Me…A life coach?

Took my dad to the dentist this morning.  Dad is 87.  On the way home dad  mentioned G. W., a former employee of his who he’d taken to a rehab center, back in the day.

Dad said the day he took GW in, the guy at the front desk said:

        “Look at the door…There are no locks on that door.  You can leave the same way you came in.  On top of that,  if you’re not interested in dealing with your problem, you  might as well leave right now, and not waste any more of anyone’s time.  Real change has to start between your ears .”

The guy checking GW in, was himself an former alcoholic and knew what  was what.

That conversation made me think about some thoughts I’ve had rumbling around in my head the past month as we’ve begun a new decade.

This past year, I had two different people suggest to me  I would make a great “life coach.”

To be honest, after the second conversation, I did do a little looking into that idea, because it did stir something inside of me.

After doing some reading,  I decided I am not interested in jumping through all of the hoops  that would get me certified.   I love my current job too much to give that up completely, not saying I wouldn’t be open to doing a little coaching on the side.

Heck,  in an informal sort of way, I have been doing “life coaching” for  years anyway.

Just for fun, I decided to identify  areas of my  life  I have had to work on, and would feel comfortable working with someone else with…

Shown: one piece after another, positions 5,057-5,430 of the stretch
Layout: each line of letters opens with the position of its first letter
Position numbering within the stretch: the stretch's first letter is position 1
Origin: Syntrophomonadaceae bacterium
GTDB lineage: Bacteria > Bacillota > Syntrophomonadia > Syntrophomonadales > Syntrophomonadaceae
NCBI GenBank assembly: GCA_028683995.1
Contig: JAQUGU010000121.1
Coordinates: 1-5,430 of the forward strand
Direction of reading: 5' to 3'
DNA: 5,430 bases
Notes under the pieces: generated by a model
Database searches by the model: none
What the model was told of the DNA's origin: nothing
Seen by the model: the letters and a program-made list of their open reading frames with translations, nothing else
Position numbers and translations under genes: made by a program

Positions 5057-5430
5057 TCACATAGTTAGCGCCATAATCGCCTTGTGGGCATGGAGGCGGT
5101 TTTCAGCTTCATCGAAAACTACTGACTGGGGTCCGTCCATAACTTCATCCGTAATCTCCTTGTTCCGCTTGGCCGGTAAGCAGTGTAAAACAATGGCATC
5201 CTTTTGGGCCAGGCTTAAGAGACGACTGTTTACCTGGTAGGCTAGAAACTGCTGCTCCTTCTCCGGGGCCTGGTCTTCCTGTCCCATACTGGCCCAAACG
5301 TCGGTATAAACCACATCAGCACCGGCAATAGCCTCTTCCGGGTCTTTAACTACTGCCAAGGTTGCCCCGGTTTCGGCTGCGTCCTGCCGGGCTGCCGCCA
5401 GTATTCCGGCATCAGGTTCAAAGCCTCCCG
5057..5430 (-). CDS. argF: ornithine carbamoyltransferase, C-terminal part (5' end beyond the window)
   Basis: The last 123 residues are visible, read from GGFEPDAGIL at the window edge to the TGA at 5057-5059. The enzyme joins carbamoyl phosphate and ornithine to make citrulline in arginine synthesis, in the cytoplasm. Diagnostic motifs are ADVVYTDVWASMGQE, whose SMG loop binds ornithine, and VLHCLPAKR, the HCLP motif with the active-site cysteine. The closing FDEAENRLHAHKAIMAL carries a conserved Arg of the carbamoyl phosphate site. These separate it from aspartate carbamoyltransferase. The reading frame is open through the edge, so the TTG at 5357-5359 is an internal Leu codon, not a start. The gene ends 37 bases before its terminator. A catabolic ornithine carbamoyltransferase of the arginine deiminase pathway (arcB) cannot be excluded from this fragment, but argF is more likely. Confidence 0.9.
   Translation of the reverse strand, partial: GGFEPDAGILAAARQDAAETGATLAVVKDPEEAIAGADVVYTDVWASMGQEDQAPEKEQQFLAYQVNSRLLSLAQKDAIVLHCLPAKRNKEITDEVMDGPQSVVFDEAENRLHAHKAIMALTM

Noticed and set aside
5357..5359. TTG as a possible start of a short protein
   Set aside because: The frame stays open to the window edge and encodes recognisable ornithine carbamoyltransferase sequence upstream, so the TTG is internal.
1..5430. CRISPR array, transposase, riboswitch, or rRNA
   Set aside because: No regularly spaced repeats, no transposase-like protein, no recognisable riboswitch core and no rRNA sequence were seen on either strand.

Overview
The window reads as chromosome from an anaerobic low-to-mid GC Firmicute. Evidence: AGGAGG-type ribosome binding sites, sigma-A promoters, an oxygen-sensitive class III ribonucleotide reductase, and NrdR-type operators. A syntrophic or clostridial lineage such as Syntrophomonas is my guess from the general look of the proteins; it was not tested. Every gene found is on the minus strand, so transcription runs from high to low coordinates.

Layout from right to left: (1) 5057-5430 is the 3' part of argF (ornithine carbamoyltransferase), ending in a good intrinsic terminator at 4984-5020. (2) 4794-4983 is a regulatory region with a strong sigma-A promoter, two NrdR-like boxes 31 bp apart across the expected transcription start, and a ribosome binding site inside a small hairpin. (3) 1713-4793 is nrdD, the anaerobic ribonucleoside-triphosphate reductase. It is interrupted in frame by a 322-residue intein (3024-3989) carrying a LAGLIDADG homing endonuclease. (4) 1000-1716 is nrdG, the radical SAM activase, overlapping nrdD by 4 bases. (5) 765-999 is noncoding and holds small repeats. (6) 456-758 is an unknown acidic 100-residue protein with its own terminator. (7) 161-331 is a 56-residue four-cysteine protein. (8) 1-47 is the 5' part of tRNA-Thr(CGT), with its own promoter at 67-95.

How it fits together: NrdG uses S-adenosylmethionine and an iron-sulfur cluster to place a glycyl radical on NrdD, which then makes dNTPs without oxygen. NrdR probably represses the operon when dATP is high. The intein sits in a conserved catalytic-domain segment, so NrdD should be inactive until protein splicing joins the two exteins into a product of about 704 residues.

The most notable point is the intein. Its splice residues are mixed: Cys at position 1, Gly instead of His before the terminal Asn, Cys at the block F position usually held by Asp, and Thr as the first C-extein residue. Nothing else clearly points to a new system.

Dealing with a low self esteem.

Dealing with crippling  shyness.

Dealing with poor boundaries.

Living a balanced life and living with margin.

Marriage and relationship issues.

And finally, I  have presented several workshops on  identifying and pursuing your life passions and interests…

Wife has told me multiple times she could see me being a motivational speaker.

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I’ll close with this thought:

One of the secrets to a  (my)  happy life is coffee.   That’s right, coffee.   It’s from the vegetable family, it’s full of antioxidants,  and doesn’t leave  you with a hangover the next day.

 

If someone were to approach you and ask you to deal with  certain life situations..which areas of life would you feel  comfortable giving input?

This time it was different.

Caught up with someone last night we hadn’t visited with for  5 years.    Over the years whenever we’ve talked,  I would come away from those conversations feeling like I’d been interrogated.   (And judged.)

Last night was no exception,

Since it had been five years, there was a lot we caught up on….

Another grand child on the way, my good health compared to my peers in  construction, honey bees, wife’s involvement with hospice work, personal debt,  the normal every day stuff you might expect…